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Love creates space for restorative justice

  • 22 May 2014

One of the notable developments in the justice system in recent years has been the attention given to the victims of serious crime. Those directly affected and their relatives have been given a chance to speak and so to influence sentencing. As a result the consequences of crime receive wider publicity.

This development has been welcome. By highlighting in human terms the human consequences for those affected by crime it invites the court, the perpetrator and the community to recognise its seriousness. It shows that no crime is an event without consequence but brings hurt and loss to individuals and to different groups beyond the immediate victim. The response of the community to crime must take this into account..

The attention to victims has come at a time when political attitudes to crime and sentencing have hardened. Statutory minimum sentences, the reduction of parole and the loss of judicial flexibility embody an emphasis on the retributive aspect of punishment, with corresponding less emphasis on the place of rehabilitation and restoration. Imprisonment is seen as the principal way of safeguarding the community.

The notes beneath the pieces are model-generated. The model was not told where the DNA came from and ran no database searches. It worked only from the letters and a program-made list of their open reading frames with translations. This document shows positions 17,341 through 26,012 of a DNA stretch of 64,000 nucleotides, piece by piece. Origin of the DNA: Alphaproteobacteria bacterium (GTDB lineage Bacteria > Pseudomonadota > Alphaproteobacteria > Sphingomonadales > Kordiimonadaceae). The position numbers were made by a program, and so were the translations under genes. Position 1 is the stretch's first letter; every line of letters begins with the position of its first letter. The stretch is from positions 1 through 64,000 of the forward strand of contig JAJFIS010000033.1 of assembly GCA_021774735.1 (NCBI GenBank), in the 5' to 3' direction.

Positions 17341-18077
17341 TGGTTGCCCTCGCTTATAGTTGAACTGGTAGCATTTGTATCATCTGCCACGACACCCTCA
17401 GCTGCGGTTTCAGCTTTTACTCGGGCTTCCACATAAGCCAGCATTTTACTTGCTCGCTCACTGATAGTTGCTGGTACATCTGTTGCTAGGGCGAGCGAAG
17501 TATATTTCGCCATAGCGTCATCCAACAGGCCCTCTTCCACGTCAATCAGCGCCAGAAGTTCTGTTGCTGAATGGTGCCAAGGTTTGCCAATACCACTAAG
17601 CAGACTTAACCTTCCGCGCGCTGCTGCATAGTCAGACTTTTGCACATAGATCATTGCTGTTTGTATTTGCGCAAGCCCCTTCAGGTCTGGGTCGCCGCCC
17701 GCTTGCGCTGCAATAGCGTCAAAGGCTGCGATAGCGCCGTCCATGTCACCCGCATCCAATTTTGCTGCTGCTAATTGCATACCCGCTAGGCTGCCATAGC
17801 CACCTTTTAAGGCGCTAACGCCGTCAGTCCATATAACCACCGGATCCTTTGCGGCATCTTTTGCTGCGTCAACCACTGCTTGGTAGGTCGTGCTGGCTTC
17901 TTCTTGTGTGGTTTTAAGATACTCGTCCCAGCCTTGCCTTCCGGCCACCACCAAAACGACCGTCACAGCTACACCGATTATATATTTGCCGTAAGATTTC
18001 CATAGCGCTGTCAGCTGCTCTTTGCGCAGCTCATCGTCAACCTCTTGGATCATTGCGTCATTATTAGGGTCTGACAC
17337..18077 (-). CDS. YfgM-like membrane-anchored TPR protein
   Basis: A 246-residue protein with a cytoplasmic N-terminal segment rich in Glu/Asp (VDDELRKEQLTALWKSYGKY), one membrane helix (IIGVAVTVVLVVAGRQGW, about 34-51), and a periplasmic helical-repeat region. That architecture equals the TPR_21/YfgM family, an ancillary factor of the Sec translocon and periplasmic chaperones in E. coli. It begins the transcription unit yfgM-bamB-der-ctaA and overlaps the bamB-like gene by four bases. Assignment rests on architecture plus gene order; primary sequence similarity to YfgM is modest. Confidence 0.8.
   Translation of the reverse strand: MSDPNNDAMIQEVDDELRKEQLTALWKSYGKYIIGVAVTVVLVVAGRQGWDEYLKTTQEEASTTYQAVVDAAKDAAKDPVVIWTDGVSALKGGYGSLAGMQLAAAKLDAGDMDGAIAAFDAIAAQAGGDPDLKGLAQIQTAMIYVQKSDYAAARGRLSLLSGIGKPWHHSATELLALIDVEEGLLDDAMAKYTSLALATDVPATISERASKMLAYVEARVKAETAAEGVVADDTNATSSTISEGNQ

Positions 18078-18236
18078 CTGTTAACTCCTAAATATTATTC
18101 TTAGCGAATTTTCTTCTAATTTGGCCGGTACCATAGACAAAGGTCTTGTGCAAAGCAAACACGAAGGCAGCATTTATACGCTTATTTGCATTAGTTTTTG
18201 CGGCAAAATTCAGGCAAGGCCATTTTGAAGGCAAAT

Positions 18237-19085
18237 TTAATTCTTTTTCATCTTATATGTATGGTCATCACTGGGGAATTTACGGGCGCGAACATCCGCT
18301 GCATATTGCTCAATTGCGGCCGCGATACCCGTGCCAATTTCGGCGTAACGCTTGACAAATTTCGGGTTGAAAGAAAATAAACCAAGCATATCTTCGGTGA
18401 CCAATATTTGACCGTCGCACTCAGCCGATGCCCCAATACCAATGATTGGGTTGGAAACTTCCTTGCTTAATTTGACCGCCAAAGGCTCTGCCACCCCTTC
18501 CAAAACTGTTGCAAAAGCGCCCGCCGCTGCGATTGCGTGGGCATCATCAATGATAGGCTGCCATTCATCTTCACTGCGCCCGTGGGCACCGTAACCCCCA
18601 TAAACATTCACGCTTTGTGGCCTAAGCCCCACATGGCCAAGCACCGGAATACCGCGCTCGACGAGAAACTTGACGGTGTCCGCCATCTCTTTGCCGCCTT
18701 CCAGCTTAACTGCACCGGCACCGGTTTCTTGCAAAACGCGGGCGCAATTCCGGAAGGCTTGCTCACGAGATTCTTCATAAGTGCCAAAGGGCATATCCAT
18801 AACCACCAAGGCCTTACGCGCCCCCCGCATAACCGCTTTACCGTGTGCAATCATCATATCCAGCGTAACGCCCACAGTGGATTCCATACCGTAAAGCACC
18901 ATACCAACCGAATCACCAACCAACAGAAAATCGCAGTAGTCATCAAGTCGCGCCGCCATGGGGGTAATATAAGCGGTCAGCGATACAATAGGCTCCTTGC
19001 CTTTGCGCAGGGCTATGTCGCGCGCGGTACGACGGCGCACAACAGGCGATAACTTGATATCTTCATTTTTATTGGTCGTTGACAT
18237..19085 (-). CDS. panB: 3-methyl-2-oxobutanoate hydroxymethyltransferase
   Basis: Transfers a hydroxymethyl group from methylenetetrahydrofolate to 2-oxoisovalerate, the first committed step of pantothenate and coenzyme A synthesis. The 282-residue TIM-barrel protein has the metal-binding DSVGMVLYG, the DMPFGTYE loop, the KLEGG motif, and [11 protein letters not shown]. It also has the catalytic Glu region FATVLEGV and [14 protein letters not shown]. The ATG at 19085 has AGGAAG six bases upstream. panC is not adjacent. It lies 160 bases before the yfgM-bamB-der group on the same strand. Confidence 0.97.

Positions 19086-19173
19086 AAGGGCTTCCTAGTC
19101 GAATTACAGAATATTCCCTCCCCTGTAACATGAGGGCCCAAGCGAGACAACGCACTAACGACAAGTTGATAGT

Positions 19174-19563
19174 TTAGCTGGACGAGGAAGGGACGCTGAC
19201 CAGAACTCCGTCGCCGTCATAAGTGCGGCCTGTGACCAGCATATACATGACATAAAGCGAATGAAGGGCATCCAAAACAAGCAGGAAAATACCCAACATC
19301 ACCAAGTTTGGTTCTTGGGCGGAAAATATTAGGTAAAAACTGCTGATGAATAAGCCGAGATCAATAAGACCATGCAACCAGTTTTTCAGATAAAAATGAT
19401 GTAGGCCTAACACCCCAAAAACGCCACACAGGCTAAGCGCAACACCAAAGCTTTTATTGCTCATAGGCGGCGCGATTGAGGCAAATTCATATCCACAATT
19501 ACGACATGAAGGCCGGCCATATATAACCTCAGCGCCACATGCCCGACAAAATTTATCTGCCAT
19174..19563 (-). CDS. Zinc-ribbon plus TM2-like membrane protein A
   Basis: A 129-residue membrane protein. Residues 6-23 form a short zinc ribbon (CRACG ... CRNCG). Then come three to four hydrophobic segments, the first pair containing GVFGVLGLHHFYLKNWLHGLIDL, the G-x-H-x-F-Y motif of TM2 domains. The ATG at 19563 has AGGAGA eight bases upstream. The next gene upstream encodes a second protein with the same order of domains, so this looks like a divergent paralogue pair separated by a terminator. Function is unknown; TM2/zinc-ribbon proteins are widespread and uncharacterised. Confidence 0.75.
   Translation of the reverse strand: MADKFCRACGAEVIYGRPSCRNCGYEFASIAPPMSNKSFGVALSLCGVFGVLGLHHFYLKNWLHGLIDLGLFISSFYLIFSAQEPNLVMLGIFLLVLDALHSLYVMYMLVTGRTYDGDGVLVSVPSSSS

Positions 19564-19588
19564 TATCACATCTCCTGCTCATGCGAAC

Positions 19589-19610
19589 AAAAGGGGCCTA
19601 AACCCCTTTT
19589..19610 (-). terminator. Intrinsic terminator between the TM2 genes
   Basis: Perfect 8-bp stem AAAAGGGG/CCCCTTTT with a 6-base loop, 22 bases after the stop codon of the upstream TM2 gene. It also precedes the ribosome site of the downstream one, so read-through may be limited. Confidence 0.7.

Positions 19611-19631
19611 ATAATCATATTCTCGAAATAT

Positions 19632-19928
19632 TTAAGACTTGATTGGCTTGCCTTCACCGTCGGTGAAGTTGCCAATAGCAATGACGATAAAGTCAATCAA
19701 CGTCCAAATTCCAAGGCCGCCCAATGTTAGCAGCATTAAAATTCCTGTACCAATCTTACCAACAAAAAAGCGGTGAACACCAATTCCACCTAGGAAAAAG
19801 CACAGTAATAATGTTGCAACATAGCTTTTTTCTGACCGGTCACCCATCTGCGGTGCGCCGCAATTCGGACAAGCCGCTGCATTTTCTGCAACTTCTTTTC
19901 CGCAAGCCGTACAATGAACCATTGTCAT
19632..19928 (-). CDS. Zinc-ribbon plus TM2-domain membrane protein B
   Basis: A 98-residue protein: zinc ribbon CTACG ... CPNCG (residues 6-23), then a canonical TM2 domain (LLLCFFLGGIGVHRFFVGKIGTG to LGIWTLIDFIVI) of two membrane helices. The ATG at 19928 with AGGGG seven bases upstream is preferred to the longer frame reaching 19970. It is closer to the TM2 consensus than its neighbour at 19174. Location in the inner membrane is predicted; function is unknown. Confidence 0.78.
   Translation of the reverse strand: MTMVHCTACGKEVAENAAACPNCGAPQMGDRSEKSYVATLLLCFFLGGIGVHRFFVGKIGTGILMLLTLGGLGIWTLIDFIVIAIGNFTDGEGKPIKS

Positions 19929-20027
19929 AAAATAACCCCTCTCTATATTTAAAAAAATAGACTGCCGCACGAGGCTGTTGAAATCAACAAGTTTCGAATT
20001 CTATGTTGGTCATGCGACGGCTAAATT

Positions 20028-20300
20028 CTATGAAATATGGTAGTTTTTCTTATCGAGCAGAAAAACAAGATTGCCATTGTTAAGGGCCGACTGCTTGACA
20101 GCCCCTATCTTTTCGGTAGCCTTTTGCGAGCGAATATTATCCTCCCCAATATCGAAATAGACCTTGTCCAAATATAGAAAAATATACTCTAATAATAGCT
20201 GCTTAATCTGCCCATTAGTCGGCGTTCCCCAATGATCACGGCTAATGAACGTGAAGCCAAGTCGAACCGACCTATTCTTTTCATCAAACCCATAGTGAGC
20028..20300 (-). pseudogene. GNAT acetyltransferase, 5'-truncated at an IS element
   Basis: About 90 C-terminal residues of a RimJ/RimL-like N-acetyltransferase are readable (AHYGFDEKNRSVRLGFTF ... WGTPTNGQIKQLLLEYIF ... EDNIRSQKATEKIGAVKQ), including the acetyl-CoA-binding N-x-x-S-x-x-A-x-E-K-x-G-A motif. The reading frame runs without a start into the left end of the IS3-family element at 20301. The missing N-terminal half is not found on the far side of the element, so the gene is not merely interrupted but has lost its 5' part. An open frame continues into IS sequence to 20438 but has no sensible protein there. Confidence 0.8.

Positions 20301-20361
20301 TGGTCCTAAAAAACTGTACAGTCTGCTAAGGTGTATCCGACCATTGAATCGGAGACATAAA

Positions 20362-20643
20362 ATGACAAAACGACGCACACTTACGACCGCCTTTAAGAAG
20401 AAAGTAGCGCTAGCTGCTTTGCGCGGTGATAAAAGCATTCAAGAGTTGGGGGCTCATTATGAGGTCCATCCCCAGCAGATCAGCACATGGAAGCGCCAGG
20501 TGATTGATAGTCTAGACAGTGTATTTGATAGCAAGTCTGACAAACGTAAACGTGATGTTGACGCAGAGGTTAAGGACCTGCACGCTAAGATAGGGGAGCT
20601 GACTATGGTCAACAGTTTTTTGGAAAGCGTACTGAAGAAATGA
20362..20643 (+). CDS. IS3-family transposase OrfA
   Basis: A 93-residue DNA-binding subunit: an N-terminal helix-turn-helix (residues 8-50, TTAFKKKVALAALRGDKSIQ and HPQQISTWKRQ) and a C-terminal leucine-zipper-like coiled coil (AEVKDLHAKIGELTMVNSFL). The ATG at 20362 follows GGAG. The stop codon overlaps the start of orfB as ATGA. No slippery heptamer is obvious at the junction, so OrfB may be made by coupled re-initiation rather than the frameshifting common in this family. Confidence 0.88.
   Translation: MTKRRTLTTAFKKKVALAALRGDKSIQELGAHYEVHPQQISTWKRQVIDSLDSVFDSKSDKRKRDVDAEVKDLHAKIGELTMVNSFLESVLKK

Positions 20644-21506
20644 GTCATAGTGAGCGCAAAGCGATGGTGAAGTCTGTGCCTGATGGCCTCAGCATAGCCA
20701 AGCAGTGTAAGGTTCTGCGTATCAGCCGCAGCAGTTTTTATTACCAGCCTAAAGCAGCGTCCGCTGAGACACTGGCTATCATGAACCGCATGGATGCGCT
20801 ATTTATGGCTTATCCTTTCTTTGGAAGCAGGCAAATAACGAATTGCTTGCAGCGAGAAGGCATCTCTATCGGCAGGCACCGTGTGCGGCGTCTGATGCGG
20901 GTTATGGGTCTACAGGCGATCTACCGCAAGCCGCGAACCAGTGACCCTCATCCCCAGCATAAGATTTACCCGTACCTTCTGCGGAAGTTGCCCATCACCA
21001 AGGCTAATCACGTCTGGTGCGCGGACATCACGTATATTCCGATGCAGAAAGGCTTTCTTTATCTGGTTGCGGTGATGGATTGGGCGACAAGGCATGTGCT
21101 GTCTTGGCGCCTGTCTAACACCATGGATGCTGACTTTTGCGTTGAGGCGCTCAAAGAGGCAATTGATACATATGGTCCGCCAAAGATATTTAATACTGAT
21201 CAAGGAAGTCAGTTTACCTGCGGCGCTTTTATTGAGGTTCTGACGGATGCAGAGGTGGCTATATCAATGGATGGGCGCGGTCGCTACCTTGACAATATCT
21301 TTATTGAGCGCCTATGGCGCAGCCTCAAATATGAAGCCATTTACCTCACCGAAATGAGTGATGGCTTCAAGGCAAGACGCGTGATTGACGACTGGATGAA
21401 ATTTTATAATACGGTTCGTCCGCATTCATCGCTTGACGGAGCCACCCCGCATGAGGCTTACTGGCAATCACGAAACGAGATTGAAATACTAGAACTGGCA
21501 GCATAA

As a result jailes are becoming more crowded with less funding and opportunity for rehabilitation.

Although imprisonment is an essential part of any response to crime, this emphasis fails to serve well the needs of victims of crime or of the community. These are inextricably interwoven with the needs of the perpetrators.

The challenge for all affected is to find the inner space to address these needs. Crime restricts space: the inner freedom we need to take responsibility for our lives and the consequences of what we have done, to accept our predicaments, and to recognise that we are vulnerable to events and people over which we have no control.

This space is crowded out by the anger, fear, guilt and horror that we naturally feel when confronted with the crime we have done, suffered or seen enter our world. In addressing crime, we need to restore and amplify that space so that people can find healing, make changes to their lives and make rational decisions.

The prosecution and sentencing of perpetrators help restore space to victims and the community, restoring their faith in an ordered world. The opportunity for victims to describe their hurt and have it taken into account in sentencing also gives space. It affirms the wrongness of the crime and ensures others will be protected.

But many victims discover that no finite punishment